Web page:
THE BLOG
12/10/2012 02:18 pm ET | Updated Feb 09, 2013

The GOP vs. Itself?

The reelection of President Obama gives the Republican Party a chance to do what it never did in 2008. It is time for reflection, reconciliation, and hopefully rebirth. The many factions under the Big Tent have an opportunity to let reality sink in.

After my 20 years in and out of Washington, D.C., and working coast to coast on behalf of Republicans and conservatives, a few things are more clear than ever. One observation: during former President George W. Bush's tenure many conservatives harbored a resentment towards him, towards the Bush Era establishment, even as they worked for his success. Some eventually grew to like and respect him. Others that I worked with resented the "compassionate conservatism" moniker because of fundamental policy disagreements. They saw nothing "conservative" about him. The resentment grew until 2006, when he was in his second term and the U.S. Congress, led by then-Speaker Hastert and Majority Leader Tom DeLay, got serious about their "conservative" agenda. Since then, conservatives have become the loudest voices on the right.

Without understanding there were (and are) millions of Republicans who believed in President Bush, who agreed with him, who supported his agenda of compassion at home and abroad, conservatives rallied around congressional leadership. (The debate about the Iraq war was largely Left-Right) The seeds of division were sowed, and today we are reaping that harvest. Republicans are not monolithic, any more than women are or any other constituency. Conservatives have wrested control of the external party apparatchik and now they are faced with leading a reconciliation effort. Today, they spend a lot of time critiquing Speaker Boehner and Majority Leader Cantor. They somehow missed that their own Republican colleagues chose this leadership. Nothing is ever perfect, and that seems to be the problem.

Conservatives are getting their bite at the apple now.

Independents and those compassionate conservative Bushies should be at the table. Everyone deserves a fair hearing. Few Republicans, whether moderate or conservative, are itching for Karl Rove to be handed another few hundred million dollars. The truth is, it was never Karl Rove who sold George W. Bush to the American people. It was Bush. People liked him even when they disagreed with him vehemently. It's the same reason President Barack Obama is getting a second term. People like him despite very different views on policy. It is one of the most remarkable things about our nation. We survive, even thrive, because our system of government is about sustaining our freedoms through any presidency, any challenge -- internal or external.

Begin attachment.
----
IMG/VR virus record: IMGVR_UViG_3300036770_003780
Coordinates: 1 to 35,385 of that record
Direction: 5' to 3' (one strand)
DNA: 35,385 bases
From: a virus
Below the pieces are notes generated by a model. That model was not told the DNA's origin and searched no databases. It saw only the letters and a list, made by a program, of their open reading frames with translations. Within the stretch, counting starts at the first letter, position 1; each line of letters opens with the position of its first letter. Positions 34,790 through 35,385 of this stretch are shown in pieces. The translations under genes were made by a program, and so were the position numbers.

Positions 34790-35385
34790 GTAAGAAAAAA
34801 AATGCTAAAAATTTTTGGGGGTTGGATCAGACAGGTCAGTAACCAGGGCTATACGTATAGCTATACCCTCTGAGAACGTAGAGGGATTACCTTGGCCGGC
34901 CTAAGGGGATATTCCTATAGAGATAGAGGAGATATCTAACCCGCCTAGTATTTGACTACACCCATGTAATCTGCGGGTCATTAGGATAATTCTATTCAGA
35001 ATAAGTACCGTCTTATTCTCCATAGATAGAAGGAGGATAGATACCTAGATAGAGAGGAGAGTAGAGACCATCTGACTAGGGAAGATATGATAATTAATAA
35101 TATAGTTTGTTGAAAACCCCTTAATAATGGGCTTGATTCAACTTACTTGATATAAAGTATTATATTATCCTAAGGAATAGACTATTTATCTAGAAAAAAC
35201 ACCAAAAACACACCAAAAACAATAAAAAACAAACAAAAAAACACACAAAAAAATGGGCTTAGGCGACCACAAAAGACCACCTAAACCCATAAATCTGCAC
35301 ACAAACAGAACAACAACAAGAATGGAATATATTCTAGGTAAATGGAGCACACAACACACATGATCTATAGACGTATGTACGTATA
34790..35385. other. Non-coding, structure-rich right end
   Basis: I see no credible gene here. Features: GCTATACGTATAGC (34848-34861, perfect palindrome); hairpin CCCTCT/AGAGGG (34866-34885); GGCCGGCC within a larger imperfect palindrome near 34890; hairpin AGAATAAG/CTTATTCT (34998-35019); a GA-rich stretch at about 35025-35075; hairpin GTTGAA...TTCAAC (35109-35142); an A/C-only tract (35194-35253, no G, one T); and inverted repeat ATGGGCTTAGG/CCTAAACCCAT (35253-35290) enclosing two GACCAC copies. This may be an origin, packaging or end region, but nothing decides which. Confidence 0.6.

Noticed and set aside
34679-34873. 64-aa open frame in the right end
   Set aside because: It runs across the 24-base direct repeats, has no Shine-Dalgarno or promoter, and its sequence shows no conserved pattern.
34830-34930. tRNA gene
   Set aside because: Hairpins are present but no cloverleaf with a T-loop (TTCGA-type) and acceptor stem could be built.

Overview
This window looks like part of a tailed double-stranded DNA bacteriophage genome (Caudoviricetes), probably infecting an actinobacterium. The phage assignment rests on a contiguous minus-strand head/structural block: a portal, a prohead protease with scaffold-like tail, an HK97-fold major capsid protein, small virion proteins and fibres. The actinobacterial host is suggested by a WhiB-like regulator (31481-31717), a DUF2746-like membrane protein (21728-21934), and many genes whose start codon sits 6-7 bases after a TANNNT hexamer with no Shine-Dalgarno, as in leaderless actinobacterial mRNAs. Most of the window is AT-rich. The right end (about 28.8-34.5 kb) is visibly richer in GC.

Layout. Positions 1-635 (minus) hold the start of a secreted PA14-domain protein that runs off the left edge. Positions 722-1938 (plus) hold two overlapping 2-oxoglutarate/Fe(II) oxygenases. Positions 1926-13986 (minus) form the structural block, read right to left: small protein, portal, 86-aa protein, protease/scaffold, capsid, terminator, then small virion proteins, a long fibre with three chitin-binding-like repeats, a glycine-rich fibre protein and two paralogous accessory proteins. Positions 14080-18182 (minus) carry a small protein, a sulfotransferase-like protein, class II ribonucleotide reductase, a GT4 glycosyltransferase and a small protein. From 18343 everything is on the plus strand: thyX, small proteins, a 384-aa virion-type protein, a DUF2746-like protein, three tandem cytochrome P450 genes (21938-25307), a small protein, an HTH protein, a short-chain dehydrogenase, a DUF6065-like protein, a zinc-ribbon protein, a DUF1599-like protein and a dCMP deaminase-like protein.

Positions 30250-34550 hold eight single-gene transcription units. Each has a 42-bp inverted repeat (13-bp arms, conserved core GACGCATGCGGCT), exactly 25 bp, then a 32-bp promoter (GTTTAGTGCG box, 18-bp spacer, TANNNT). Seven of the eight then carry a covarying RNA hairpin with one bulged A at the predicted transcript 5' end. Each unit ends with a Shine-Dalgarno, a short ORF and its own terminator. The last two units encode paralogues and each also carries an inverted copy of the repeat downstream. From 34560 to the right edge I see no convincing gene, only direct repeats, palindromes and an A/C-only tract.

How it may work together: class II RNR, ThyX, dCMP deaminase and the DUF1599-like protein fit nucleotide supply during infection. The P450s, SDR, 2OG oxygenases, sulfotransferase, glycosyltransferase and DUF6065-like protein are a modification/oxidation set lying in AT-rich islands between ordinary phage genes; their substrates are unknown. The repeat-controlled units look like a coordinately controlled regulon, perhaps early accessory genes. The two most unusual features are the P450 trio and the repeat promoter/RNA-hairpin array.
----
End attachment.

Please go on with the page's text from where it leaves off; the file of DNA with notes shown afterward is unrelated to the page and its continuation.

I am not a conservative. I am a loyal Republican. I walk my own precinct no matter what campaigns or projects are on my plate. I met Mitt Romney many, many times this year and knowing him was to respect him. He is an impossibly good human being. He might have been a wonderful president. In today's vicious, gossipy, and poisonous political atmosphere it was never going to be easy for Mitt. Cynicism is practically a currency. Good guys have a hard time getting any play when everyone else is dying to be seen as the cynical genius.

Discipline in a campaign is terrific when everyone is on the same page but with so many players looking down the road at their "shot" for 1600 Penn, it is no surprise Romney couldn't energize the conservatives in the way he did many others in the Republican tent. Even a few moderates threw elbows Mitt's way because they want to run. Ambition was the name of the game in 2012.

No matter what angle we view the political prism from, there is always going to be a flaw. We all know what went right, what went wrong, where we could have improved. The fiscal cliff is the precipice on which we all stand. Beyond our borders, there are real policy decisions to be developed and made. As Africa explodes with new violence in Congo and Sudan, as corruption flourishes across Latin America, as China faces the perils of an aging population, and the Middle East boils in brink-of-war negotiations, Republicans have an obligation to unite and lead.

President Obama is navigating alone. The Republicans and conservatives have many brilliant thinkers that together can modernize and unify the party. If competing for campaign and think tank dollars are the only priority, then our destiny is in the political wilderness. The apocalypse isn't nigh, but it is time to stand and fight together. The world still needs us and our work isn't finished.